My Annual Ode to Krewe du Vieux!!0
Huge route change this year, no idea why, but I plan to find out.
Normally the route starts and stops in the Marigny, and goes through the French Quarter too. This year, we march through the Marigny and the French Quarter but instead of doubling back, we march into the Central Business District, and turn up Julia St to O’Keefe where we end. I believe the length of the parade hasn’t changed, it’s still 3.8 miles. We cross Canal Street for the first time, that is exciting. Canal, Bourbon and St. Charles are the best known streets in the City That Care Forgot.
Marching in a parade is what living in New Orleans is all about. I’ve been in Krewe of Clones, Tucks, and now Krewe du Vieux. Mardi Gras is lots of fun as a spectator sport, but joining the parade changes things big time. The fun, comradeship and excitement of belonging to a Mardi Gras krewe cannot be beat. It’s a top drawer New Orleans experience.
From the KdV web site- The Krewe du Vieux was founded in 1987, born from the ashes of the fabled Krewe of Clones. The Clones began in 1978, based out of the Contemporary Arts Center. This ‘Art Parade’ became wildly popular for their imaginative and creative street performance art. By 1985, the Krewe of Clones had grown to 30 sub krewes and over 1,500 marchers. After the Clones imposed rules designed to create a respectable Uptown parade, Craig “Spoons” Johnson of the Krewe of Underwear and Don Marshall of Le Petite Theatre du Vieux Carre conspired to form a new parading Krewe. Their intent was to bring back parading in the French Quarter in the free-wheeling style of the Clones without myriad rules and expenses. Free from the constraints of decorum and reality, KdV was established as a official parade.
The next paragraph is from Wikipedia.com–
The Krewe du Vieux is perhaps simultaneously the most individualistic and the most traditional of all New Orleans parading krewes. It has no large tractor pulled floats like the larger krewes, using only old-style, small, human-drawn or mule-drawn floats interspersed with marchers on foot. It has no recorded music blaring from boom box trucks, for the Krewe du Vieux uses music only from live bands. The floats are handmade and decorated by members of the respective sub-krewes, often with themes satirizing local politics and customs, sometimes of a bawdy nature — in such aspects arguably closer to early-19th-century Carnival traditions than any other Krewe currently parading. The Krewe du Vieux is the only Krewe still allowed to parade through the French Quarter (other than some small walking Krewes on Mardi Gras Day); krewes with larger floats have been prohibited in the narrow streets of the old town since the 1970s.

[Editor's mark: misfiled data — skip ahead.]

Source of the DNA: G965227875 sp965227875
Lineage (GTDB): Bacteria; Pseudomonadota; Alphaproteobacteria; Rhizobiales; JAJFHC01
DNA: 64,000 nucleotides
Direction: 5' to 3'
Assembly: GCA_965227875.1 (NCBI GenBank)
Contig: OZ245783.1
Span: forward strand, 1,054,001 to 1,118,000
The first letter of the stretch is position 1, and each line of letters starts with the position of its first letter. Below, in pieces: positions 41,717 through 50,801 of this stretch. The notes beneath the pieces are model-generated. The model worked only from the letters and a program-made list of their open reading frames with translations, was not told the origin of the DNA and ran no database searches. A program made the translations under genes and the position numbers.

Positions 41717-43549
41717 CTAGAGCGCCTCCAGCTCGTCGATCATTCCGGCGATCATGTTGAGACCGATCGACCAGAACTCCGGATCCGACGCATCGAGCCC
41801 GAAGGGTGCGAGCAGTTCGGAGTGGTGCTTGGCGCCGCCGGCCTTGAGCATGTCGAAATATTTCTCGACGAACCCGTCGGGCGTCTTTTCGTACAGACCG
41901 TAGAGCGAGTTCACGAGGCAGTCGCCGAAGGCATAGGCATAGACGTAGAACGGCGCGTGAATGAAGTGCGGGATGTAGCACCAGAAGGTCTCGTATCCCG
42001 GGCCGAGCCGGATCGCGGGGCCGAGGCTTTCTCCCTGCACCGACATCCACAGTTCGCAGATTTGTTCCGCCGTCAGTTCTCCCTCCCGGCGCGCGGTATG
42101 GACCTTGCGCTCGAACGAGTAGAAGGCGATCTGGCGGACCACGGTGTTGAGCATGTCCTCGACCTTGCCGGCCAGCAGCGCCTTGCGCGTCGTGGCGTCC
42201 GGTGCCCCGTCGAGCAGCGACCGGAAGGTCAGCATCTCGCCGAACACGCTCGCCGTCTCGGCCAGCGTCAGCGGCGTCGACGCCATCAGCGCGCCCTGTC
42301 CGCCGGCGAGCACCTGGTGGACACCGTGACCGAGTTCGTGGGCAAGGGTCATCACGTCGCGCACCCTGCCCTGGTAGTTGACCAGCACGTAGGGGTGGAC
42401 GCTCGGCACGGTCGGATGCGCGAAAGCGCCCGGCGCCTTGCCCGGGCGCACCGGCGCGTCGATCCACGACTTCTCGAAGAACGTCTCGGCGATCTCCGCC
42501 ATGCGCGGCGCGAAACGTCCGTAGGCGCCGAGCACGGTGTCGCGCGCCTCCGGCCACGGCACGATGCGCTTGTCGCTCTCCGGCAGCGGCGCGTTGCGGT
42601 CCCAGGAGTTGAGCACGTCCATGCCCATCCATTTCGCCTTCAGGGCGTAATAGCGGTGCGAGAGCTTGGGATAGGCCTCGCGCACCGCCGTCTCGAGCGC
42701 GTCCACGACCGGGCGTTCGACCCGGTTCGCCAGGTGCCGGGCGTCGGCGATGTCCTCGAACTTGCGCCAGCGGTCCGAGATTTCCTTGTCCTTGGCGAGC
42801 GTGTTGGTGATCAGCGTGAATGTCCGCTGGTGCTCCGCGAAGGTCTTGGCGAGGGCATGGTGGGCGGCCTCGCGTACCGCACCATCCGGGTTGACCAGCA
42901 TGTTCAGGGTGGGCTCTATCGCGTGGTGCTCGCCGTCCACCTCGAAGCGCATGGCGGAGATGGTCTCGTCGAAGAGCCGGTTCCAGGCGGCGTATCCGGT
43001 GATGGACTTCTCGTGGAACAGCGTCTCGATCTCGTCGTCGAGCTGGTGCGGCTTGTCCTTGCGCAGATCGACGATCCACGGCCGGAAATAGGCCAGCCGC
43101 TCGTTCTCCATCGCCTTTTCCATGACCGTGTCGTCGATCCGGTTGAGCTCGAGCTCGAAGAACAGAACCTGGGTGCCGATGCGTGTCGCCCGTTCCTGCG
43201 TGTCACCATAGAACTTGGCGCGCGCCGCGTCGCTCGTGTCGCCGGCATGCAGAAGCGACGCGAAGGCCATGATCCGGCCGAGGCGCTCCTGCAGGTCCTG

In fact, Joan of Arc gets to parade in the French Quarter on 12th Night. They are a walking parade, much like KdV.
There aren’t many adult parades in Mardi Gras but KdV fits the bill. Ribald and rude is how I would describe my own Krewe of Underwear. I’m going to post some rude pictures of our floats in this article, so you can see for yourself.
1979 Mardi Gras Revisited – New Orleans Police Strike!!0
This was a Mardi Gras to remember. The police strike (NOPD) cancelled the parades in Orleans Parish, but Jefferson and St. Bernard Parishes held all their parades. Much of organized Carnival was canceled in New Orleans, but all of the less organized groups came out as usual.
On Fat Tuesday morning we went to the west bank for Grela and the trucks, then headed back over the Mississippi River bridge to find the Wild Tchoupitoulas Indians. We found them, with Chief Jolly, Charles Neville on sax, and Aaron Neville smoking a joint with our little group! We really enjoyed our time with 2nd Chief Norman Bell, Chief Jolly (George Landry), Aaron and Charles Neville, and other Indians and musicians.